Nesbitt Memorial Library Journal, Volume 5, Number 3, September, 1995 Page: 121
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Supreme Sacrifice: Colorado County's World War II Dead
Nimitz launched the Central Pacific offensive, which greatly increased the chances of
both marines and sailors being killed. It should not be overlooked that such increased
activity also contributed to a rise in non-combat deaths. The large-scale induction and
training of American troops created a situation where training itself became a hazardous
duty. In fact, at least three Colorado County men were killed in training accidents in
1943. In 1942, only seven men associated with Colorado County are known to have died
from any cause. In 1943, the number would be sixteen.
Flight Officer Frank J. Krejci, Jr.
October 6, 1919 - January 15, 1943
The first fatal training accident involving a Colorado County man killed Frank
J. Krejci, Jr., of Weimar. Krejci, born October 6, 1919 to Frank J. and Tillie Krejci, was
a 1937 graduate of Weimar High School and had attended the University of Texas for
two years. Krejci enlisted in the Army Air Corps in 1939. On January 2, 1943, he married
Lillian Oncken. Two weeks later, on January 15, 1943, he was killed in a plane crash
at Barksdale Field, Louisiana. He had been taking off on a night practice flight in a medium
bomber when it dipped down and turned over. Five members of the crew were killed;
two survived. His sister, Tillie, remembers that several of the same type planes crashed
around the same time, and that they were recalled and improved shortly afterward.23
Krejci was the first reported war casualty from the Weimar area who had died
from something other than natural causes. As such, his death and funeral received
extensive coverage in the Weimar Mercury. Though the war had been going on for over
a year, the death of a local boy in it was still novel, and the citizens of Weimar really turned
out to show their concern and sympathy. Krejci's well-attended funeral service was
followed by his burial in the Weimar Masonic Cemetery. He was survived by his wife of
two weeks, his parents, one brother, Joe Krejci, and four sisters, Tillie Helmcamp, Mrs.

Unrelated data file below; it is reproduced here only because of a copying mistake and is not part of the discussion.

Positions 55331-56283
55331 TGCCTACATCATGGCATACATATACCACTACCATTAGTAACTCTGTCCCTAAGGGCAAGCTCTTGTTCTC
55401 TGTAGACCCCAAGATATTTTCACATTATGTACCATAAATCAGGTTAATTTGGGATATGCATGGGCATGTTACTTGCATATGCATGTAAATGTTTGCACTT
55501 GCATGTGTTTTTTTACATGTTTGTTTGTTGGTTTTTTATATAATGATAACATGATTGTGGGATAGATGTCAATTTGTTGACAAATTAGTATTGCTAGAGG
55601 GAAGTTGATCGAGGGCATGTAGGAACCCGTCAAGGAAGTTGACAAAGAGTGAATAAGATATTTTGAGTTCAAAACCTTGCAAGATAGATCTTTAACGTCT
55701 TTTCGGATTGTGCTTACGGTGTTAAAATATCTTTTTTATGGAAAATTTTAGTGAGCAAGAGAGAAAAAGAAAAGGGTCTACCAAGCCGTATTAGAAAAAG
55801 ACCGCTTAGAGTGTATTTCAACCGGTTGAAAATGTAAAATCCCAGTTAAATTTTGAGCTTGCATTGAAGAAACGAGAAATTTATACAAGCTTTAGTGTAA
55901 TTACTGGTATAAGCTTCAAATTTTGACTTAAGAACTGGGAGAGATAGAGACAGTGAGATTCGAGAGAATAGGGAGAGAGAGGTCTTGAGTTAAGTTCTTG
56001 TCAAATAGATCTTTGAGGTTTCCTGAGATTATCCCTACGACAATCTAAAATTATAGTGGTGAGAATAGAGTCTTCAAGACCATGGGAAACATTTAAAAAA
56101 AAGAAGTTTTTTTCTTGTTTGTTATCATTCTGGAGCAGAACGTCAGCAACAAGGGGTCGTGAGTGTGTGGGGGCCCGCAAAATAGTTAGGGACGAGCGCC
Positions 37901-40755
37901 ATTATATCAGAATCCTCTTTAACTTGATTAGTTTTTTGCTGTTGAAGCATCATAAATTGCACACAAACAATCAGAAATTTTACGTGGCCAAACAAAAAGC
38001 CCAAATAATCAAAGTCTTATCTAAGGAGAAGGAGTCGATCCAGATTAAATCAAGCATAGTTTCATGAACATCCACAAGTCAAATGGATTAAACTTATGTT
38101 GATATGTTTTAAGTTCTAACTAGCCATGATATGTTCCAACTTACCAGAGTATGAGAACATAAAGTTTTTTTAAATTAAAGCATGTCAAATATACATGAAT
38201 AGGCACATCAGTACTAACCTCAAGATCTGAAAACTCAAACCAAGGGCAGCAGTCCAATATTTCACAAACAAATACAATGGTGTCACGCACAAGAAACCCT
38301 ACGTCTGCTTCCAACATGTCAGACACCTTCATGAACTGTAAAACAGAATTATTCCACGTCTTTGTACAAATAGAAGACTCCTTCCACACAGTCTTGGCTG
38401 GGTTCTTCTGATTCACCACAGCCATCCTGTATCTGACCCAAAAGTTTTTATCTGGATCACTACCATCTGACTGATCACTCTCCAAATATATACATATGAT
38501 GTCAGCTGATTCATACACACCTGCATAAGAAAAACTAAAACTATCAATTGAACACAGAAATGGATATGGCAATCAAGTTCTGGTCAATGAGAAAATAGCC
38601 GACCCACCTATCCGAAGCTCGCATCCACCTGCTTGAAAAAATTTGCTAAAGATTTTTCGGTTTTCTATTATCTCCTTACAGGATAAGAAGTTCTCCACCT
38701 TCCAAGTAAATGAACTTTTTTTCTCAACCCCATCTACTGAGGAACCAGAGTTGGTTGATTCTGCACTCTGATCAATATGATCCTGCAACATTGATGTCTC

Andrew Braikovich, Mrs. Julius Suler and Viola Krejci. In tribute to Krejci, the Mercury
printed the Edgar Guest poem, "Sacrifice." His tall gravestone contains both a photo of
Krejci in flight gear and the inscription "he was the sunshine of our home."24
Lt. John Blasdel Westmoreland
July 20, 1920 - January 26, 1943
That there was serious danger in training would soon again be demonstrated
to the people of Colorado County. The death of John Blasdel Westmoreland, also during
training, shocked his hometown of Eagle Lake, and, since it followed the similar death
of Krejci so closely, caused a stir throughout the county. Westmoreland was born July
20, 1920 in Eagle Lake, the son of R. Thomas and Lizzie Blasdel Westmoreland. He was
a 1937 graduate of Eagle Lake High School, and had been named the outstanding male
athlete at the school in 1937. He later attended the University of Texas. According to
Fred Hoeninghaus, he and Westmoreland roomed together at the university, and were
23 Weimar Mercury, January 15, 1943, January 22, 1943.
24 Weimar Mercury, January 22, 1943.
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Nesbitt Memorial Library. Nesbitt Memorial Library Journal, Volume 5, Number 3, September, 1995, periodical, September 1995; Columbus, Texas. (texashistory.unt.edu/ark:/67531/metapth151395/m1/13/?q=nesbitt%20memorial%20library%20journal: accessed November 20, 2017), University of North Texas Libraries, The Portal to Texas History, texashistory.unt.edu; crediting Nesbitt Memorial Library.